Finally, it was the turn of those elected, and then abruptly removed, from ruling the ‘mother of the Arab world’ that has allowed for the official era of the counter Arab-revolutions to commence.
The Muslim Brotherhood, for so long denied a fair crack at the Egypt’s political jackpot in a system that all but killed and jailed its most notable leaders over a period spanning several decades, found themselves overthrown in a sinister but bloodless coup a few days ago.
The given explanation for the coup was that the incumbent president, who happened to be elected by more than half the population in the country’s first democratic election, had disastrously failed in ‘protecting’ the revolution that brought down his autocratic predecessor and was hell-bent on pursuing an Islamist agenda against the wishes of the Egyptian people.
The head of the country’s armed forces has placed the constitution in abeyance, directed the head of the country’s dubious Supreme Constitutional Court to become temporary president and handpicked a former finance minister to take over the reigns of the Prime Ministers office.
Even more worrisome is that the junta’s actions were surprisingly averse to any western or Arab condemnation, where even failure to officially utter the word “coup” has allowed one to infer that they were recipients of advance knowledge on the impending military actions.
In the case of the Americans, perhaps being oblivious to the word has something to do with it triggering legal requirements that would cut off aid, estimated to be worth some $1.3 billion annually, to their heavily dependent cronies in the Egyptian armed forces.
In other words, the military coup in the Egypt is one that the Americans don’t want referred to as one.
What might the immediate future hold?
The country’s prevailing rulers are hoping the removal of President Morsi, detaining him along with key figures in his government at a military mess, rounding up scores of brotherhood supporters across the country as well as shutting down their television and newspaper outlets, will sooner or later allow for another political transition.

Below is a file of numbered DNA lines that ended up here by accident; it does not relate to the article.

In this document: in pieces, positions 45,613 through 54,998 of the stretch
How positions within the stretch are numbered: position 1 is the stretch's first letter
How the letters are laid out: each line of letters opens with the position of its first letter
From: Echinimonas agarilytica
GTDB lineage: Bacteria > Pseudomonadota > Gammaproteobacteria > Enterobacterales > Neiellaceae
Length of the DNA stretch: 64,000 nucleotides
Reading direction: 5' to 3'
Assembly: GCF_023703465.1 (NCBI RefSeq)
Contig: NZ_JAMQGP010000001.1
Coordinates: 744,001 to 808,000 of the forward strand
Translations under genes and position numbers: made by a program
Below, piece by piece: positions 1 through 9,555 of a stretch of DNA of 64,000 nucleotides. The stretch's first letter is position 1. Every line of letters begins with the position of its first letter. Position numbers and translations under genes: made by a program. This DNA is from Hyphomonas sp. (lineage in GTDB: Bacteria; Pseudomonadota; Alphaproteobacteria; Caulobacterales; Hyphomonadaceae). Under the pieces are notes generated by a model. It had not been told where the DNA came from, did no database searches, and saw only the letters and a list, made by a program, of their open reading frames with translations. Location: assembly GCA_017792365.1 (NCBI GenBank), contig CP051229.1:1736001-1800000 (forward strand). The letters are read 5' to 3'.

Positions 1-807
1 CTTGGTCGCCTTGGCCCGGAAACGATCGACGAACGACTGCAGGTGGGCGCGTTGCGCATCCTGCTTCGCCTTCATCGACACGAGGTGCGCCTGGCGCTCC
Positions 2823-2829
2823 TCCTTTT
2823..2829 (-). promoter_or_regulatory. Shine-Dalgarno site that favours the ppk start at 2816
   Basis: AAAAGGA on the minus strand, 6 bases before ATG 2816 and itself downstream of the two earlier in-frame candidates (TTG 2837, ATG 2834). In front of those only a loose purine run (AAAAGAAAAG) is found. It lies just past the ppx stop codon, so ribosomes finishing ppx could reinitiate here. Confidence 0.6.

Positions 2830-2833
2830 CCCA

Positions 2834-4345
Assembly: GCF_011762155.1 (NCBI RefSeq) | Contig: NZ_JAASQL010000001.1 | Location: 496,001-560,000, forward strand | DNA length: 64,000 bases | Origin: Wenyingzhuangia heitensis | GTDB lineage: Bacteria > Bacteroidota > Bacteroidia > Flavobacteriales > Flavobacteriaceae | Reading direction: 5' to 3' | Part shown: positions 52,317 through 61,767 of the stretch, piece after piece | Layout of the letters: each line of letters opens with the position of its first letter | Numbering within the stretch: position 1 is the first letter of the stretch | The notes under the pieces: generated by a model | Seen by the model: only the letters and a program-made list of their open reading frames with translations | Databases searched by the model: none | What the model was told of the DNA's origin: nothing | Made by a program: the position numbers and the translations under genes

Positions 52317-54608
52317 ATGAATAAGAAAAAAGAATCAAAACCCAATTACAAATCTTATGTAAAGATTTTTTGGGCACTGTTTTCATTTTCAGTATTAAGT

They certainly have some popular legitimacy if one considers the millions-strong uprising and the subsequent coup that rode on a popular anti-brotherhood wave—despite it being decried as antithetical to the basic precepts of popular democracy.
But concurrent events seem to be dampening that expectation.
As this is being concluded, more than 50 people have been killed and in-excess of 1,000 have been hurt as pro-Morsi supporters take to the streets in calls for his reinstatement, further inflamed by long-time Brotherhood theologian Sheikh Qaradawi issuing a fatwa calling the coup invalid and for the reinstatement of the President.
The streets of the capital, Cairo, appear to be in a state of uproar and anxiety, perhaps driven by premonitions that a replay of Algeria in the 1990’s when Islamist parties were denied power in a free and fair election they won – turned to a bloody revolt in which thousands were killed.
Right now, it’s anyone’s guess to which direction the power play will go.
The Muslim Brotherhood government certainly made mistakes that proved fateful with segments of the masses.
They include the derailed promises of economic and social policies amid the bickering, and occasionally inept workings of the new bureaucracy-laden ministries, a blatant disregard for protecting Christian minorities and even enraging the army by attending rallies in which Egyptians were asked to join the conflict in Syria and which espoused anti-Shiite rhetoric.
But who’s to say that if they cannot be reinstated into the reigns of the executive which they legitimately won, they won’t decide that it’s time to turn the Kalashnikovs on those who usurped them from the corridors of power?
The future of these societies that were lucky enough to experience their first blast of freedom following the heroic sacrifices they made in the violent oustings of their respective tyrants, are now looking bleak.
The unforeseen events in Egypt over the last week need to be a wake-up call.
The audacity of the junta to once again take over the throngs of power in what appears to be with western acknowledgment and the acquiescence of ostensibly democracy-cherishing opposition leaders towards unconstitutional acts is now the biggest threat to the spirit of the revolutions which they earned with blood and tears.